When the poet is truly inspired, his imagination will enable him to select from the language really used by men. He says Milton had a highly imaginative mind while Cowley had a very fanciful mind. Almost imperceptibly, he starts talking about childhood, about what it was like to be a five-year-old child bathing naked in the sunshine in the little mill-race that he lived near. Further, Coleridge reacted to that notion by Wordsworth. .
As time went on, differences of temperament tended to make them believe occasionally that they had differences in theory, but one profound belief they certainly had in common was their faith in the remedial and efficacious power of the natural world. In Resolution and Independence Wordsworth describes the nature. The so-called proto-romantics transition poets , Cowper, Gray, Blake, and Burns, among others, balked at merely copying classical subjects and forms once more. There is no use of materialistic examples. But the poet is not only a social instrument but an individual, pleased with his own passions and volitions.
The ultimate source of joy for the Romantics was the nature and its appreciation. For in his later years, Wordsmith was unable to recapture the beautiful spiritual experience of which he describes in Tinder Abbey. While I personally agree with the critic to the story. She had a rustic, woodland air, And she was wildly clad; Her eyes were fair, and very fair; Her beauty made me glad. This helps to Improve diction, organize what they want to say and focus on the mall points of interest. I Wandered Lonely As A Cloud Daffodils I wandered lonely as a cloud That floats on high o'er vales and hills, When all at once I saw a crowd, A host, of golden daffodils; Beside the lake, beneath the trees, Fluttering and dancing in the breeze.
These lines show that Wordsworth places little stock in the benefit of education or institutionalized wisdom. The Romantic poets sought to reject artificiality; they appear to be sincere to themselves and to their readers. The most Important part In the history of poetic diction Is constituted by Wordsmith's views on the language of poetry. William Blake is one of the most popular English romantic artists. Coleridge further says that the language praised so much by Wordsworth varies from locality to locality owing to various influences. His experiences are certainly mirrored in the subject matter of his creations and because of the inextricable link between Wordsmith the man and Wordsmith the poet, the poems discussed in this paper have been separated into three sections.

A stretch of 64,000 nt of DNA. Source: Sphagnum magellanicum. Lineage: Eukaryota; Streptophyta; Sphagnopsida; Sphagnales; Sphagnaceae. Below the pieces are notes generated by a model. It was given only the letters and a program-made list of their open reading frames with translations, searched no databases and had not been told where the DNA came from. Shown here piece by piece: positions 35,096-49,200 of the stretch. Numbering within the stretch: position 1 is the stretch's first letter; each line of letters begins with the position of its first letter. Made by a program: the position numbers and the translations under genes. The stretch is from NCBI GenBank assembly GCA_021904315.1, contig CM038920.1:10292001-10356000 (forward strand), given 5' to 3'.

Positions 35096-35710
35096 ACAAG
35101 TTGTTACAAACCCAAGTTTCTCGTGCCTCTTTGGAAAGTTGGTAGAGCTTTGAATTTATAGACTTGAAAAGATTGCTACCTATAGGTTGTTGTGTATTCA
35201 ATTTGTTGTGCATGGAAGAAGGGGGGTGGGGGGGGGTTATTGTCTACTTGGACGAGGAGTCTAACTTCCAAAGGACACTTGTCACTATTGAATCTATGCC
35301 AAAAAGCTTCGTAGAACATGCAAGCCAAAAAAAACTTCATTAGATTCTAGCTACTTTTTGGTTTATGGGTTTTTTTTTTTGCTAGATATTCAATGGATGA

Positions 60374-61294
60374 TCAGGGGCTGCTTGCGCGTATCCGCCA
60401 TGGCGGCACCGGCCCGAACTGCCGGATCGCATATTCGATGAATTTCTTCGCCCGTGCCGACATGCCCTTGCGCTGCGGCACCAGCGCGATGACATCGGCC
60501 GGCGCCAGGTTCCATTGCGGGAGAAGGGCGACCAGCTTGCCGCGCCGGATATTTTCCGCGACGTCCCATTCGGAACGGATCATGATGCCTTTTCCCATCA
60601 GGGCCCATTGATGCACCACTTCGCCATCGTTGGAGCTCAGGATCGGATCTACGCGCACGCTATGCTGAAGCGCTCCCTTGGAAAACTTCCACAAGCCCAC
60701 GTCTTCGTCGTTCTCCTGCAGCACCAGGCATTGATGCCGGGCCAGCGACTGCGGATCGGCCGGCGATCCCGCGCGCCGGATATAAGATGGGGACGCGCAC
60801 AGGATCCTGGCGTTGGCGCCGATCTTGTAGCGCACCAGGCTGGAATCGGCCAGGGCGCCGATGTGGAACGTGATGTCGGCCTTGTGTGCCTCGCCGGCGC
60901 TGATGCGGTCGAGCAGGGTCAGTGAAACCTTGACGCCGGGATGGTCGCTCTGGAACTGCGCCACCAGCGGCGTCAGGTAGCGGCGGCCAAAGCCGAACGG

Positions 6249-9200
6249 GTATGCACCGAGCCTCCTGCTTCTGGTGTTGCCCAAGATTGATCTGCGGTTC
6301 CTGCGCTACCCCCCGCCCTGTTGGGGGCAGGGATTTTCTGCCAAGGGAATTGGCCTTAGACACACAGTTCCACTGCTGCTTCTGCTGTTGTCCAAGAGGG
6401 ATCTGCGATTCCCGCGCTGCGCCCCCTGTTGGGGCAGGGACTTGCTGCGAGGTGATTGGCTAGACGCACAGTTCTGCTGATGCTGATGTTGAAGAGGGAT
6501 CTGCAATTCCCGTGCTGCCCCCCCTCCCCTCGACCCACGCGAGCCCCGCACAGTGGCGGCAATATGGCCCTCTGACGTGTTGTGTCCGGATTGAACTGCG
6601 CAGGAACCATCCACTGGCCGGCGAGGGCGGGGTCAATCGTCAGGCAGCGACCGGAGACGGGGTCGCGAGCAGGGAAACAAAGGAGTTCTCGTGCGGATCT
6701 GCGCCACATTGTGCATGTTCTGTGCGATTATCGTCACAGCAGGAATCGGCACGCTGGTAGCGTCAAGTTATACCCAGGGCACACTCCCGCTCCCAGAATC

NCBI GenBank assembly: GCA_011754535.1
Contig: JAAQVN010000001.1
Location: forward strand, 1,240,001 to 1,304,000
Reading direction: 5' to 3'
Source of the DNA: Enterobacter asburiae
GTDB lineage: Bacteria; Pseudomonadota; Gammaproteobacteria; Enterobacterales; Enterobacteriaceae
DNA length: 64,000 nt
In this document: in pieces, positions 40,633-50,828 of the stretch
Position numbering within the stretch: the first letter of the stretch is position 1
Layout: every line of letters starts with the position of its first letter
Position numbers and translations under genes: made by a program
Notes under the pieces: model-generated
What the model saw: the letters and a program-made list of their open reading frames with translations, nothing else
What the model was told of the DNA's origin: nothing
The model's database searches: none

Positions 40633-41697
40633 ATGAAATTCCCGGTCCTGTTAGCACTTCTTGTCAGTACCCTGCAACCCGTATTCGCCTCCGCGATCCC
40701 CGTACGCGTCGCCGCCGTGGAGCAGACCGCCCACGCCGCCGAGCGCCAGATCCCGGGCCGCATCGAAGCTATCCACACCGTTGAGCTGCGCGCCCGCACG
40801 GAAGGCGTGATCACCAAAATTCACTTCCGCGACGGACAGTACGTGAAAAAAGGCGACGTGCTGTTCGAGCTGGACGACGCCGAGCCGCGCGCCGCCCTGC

In the poem the speaker calls on his sister to forego her chores and her studies. Even though the story is argumentative in wording, the tone is not angry or even serious. There his life was simple and unencumbered. To fancy, Coleridge assigned a subordinate place. Wordsmith 's theories , outlined in the 'Preface' which opened the volume , emphasized the. In these lines nature is compared with explicitly religious ideas to introduce the idea of nature as a link between man and God- the truly divine. He describes poetry as the spontaneous overflow of emotions.
The second section explores Wordsmith's Sonnets. It chanced that David Hartley, founder of the associationist school in psychology — his views were adapted afterward in the social philosophy of the Utilitarians — who at the moment absorbed Coleridge's attention, had expounded views which Wordsworth fancied matched his very own. His views about the language which was to be employed in poetry raised a storm of protest against him even by such a close friend as Coleridge. Solitude, pain of heart, distress and poverty. In some of his poems he was clearly in a state of amazement when he wrote them. However following this, Wordsmith and his wife installed themselves at their new home from which he seldom vacated.
However in true Wordsmiths fashion the speaker, and presumably the poet, are made to see sense and are pulled out of their dreary wanderings by a conversation with the wise and humble old man who puts everything in perspective for the poet. In stanza 3, he compares them with the waves of the lake. He works to reconstruct an experience for the reader. Even Wordsmith was one among them once. Together they hint at a darker side to the surfacially idyllic pleasure dome. Wordsworth, born in his beloved Lake District, was the son of an attorney. Such is the e nature! Turning more closely to Wordsworth's statement that 'the language too of these men is adopted because such men hourly communicate with the best objects from which the best part of language is originally derived; and because, from their rank in society and the sameness and narrow circle of their intercourse, being less under the action of social vanity, they convey their feelings and notions in simple and unelaborated expressions'.
Both of the poets seek to reinforce the individual, the glory and value of Nature, and induce revelations in their readers. He says that best part of language is not derived from communicating with nature but from the reflection of acts of mind itself. Coleridge thought in terms of quick and brilliant generalizations and Wordsworth thought somewhat ploddingly and provided a valuable devotion to detail. He felt that Wordsworth's conception of poetry relied too much on Hartley's theories and did not adequately explain Wordsworth's poems. The work met with critical hostility and so Wordsworth added his famous Preface to the second edition, which was published in 1801. Here also he was in his beloved home landscape, immortalized in so many of his poems. To further subdivide the act of imagination, Coleridge introduces his concept of fancy.